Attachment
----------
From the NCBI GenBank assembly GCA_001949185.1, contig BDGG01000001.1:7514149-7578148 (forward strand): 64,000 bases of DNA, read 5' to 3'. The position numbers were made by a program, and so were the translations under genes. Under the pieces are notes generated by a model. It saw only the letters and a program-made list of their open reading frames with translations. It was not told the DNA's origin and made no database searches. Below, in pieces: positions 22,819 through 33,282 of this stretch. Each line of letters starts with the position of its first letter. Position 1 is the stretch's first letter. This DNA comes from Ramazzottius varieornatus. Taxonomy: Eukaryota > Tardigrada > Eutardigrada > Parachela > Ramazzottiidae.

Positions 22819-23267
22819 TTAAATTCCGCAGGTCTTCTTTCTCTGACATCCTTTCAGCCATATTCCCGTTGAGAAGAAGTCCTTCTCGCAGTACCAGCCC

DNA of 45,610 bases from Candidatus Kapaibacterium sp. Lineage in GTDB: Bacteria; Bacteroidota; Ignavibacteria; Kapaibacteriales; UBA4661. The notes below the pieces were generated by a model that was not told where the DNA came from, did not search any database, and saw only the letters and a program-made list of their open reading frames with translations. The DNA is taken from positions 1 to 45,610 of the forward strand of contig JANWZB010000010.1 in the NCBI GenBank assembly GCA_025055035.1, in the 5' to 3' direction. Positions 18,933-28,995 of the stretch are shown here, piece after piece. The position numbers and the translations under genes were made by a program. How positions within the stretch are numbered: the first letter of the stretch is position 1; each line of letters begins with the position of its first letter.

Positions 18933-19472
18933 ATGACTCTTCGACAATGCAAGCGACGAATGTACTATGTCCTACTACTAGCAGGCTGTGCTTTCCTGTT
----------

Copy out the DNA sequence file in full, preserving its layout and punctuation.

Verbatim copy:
From the NCBI GenBank assembly GCA_001949185.1, contig BDGG01000001.1:7514149-7578148 (forward strand): 64,000 bases of DNA, read 5' to 3'. The position numbers were made by a program, and so were the translations under genes. Under the pieces are notes generated by a model. It saw only the letters and a program-made list of their open reading frames with translations. It was not told the DNA's origin and made no database searches. Below, in pieces: positions 22,819 through 33,282 of this stretch. Each line of letters starts with the position of its first letter. Position 1 is the stretch's first letter. This DNA comes from Ramazzottius varieornatus. Taxonomy: Eukaryota > Tardigrada > Eutardigrada > Parachela > Ramazzottiidae.

Positions 22819-23267
22819 TTAAATTCCGCAGGTCTTCTTTCTCTGACATCCTTTCAGCCATATTCCCGTTGAGAAGAAGTCCTTCTCGCAGTACCAGCCC

DNA of 45,610 bases from Candidatus Kapaibacterium sp. Lineage in GTDB: Bacteria; Bacteroidota; Ignavibacteria; Kapaibacteriales; UBA4661. The notes below the pieces were generated by a model that was not told where the DNA came from, did not search any database, and saw only the letters and a program-made list of their open reading frames with translations. The DNA is taken from positions 1 to 45,610 of the forward strand of contig JANWZB010000010.1 in the NCBI GenBank assembly GCA_025055035.1, in the 5' to 3' direction. Positions 18,933-28,995 of the stretch are shown here, piece after piece. The position numbers and the translations under genes were made by a program. How positions within the stretch are numbered: the first letter of the stretch is position 1; each line of letters begins with the position of its first letter.

Positions 18933-19472
18933 ATGACTCTTCGACAATGCAAGCGACGAATGTACTATGTCCTACTACTAGCAGGCTGTGCTTTCCTGTT